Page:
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The real note of quality is when musicians have the wisdom and integrity to buy something based on their OWN standards and recognition.

In an ideal world, yes. laugh.gif

But in the real world, the top players pay top dollar for the name Stradivari and Guarneri, and not a copy that in blindfolded play tests can't be told from the original. Or the other real world, where Strad and Guarneri "models" with facsimile labels sell better than instruments that sound better but don't look as pretty or have name recognition.

Hovering just outside the factory shell game are the volumetricists, varnish chemists, and tap tuners (do I really need to tap tune my endpin?)... not to mention the fungus thing... maybe they will buy my old gym socks? blink.gif

I AM glad there are luthiers who just make good instruments, and don't write books. smile.gif

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i sell only tap tuned violins over 100 yrs old, unfortunately i dont have room for all you superior modern makers, if you don't believe in tap tuning you don't know much about old violins in my opinion, not saying that mr kreit has it figured but at least hes trying :rolleyes::blink:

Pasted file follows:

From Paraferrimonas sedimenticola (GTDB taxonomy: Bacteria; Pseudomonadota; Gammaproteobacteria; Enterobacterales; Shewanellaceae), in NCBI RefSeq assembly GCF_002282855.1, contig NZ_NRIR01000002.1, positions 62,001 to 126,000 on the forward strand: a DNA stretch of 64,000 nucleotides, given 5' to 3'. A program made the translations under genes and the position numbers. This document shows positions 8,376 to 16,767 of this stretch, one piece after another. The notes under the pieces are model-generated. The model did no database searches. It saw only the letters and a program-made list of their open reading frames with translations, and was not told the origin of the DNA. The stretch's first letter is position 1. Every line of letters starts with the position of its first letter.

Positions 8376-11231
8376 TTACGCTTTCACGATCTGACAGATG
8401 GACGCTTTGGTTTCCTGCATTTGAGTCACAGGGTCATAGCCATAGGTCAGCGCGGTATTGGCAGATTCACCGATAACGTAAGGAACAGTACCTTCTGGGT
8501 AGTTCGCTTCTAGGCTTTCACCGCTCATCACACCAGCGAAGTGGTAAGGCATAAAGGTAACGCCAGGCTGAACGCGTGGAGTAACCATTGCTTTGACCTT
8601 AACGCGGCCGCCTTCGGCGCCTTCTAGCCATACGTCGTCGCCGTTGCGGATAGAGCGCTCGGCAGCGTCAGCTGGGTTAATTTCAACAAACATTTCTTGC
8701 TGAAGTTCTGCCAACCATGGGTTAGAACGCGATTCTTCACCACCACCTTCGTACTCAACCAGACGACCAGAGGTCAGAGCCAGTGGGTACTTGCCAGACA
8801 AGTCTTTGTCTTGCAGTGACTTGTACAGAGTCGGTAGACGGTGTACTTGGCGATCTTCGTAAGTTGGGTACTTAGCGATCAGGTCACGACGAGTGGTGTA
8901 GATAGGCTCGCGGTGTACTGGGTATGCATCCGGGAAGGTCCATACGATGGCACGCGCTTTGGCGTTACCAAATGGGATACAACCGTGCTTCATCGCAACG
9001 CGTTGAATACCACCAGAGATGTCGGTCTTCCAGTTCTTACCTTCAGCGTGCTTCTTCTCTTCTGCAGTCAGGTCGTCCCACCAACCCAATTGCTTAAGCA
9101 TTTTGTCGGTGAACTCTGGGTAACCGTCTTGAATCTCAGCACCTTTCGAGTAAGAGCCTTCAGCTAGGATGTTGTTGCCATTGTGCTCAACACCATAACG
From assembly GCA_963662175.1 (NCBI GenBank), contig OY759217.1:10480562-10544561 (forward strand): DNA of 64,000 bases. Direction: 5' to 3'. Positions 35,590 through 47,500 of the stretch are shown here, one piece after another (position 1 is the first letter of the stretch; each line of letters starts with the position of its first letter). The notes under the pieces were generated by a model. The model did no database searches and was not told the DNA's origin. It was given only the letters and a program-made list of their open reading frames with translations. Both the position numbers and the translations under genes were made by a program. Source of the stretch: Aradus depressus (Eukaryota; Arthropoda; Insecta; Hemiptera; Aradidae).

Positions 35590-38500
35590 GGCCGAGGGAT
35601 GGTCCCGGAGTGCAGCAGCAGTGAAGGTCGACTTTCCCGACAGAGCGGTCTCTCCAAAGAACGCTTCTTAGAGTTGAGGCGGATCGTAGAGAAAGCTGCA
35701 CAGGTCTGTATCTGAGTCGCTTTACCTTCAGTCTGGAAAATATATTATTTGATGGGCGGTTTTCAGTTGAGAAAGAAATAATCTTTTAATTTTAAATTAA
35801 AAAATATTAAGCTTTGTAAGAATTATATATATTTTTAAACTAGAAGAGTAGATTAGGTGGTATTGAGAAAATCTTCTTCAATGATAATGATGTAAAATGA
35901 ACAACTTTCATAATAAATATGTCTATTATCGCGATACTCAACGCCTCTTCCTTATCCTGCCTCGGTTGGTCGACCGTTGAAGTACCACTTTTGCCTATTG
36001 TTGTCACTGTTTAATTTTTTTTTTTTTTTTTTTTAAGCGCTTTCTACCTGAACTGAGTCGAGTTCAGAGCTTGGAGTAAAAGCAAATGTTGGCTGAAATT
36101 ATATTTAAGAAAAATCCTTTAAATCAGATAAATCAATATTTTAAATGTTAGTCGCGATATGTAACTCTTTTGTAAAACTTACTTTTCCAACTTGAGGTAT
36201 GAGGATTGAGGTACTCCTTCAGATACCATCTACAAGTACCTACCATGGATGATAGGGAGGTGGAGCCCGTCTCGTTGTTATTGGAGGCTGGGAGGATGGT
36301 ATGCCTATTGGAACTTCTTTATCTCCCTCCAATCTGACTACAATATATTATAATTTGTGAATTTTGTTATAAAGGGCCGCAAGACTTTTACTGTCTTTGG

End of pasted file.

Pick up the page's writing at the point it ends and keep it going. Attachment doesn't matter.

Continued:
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i sell only tap tuned violins over 100 yrs old, unfortunately i dont have room for all you superior modern makers, if you don't believe in tap tuning you don't know much about old violins in my opinion, not saying that mr kreit has it figured but at least hes trying :rolleyes::blink: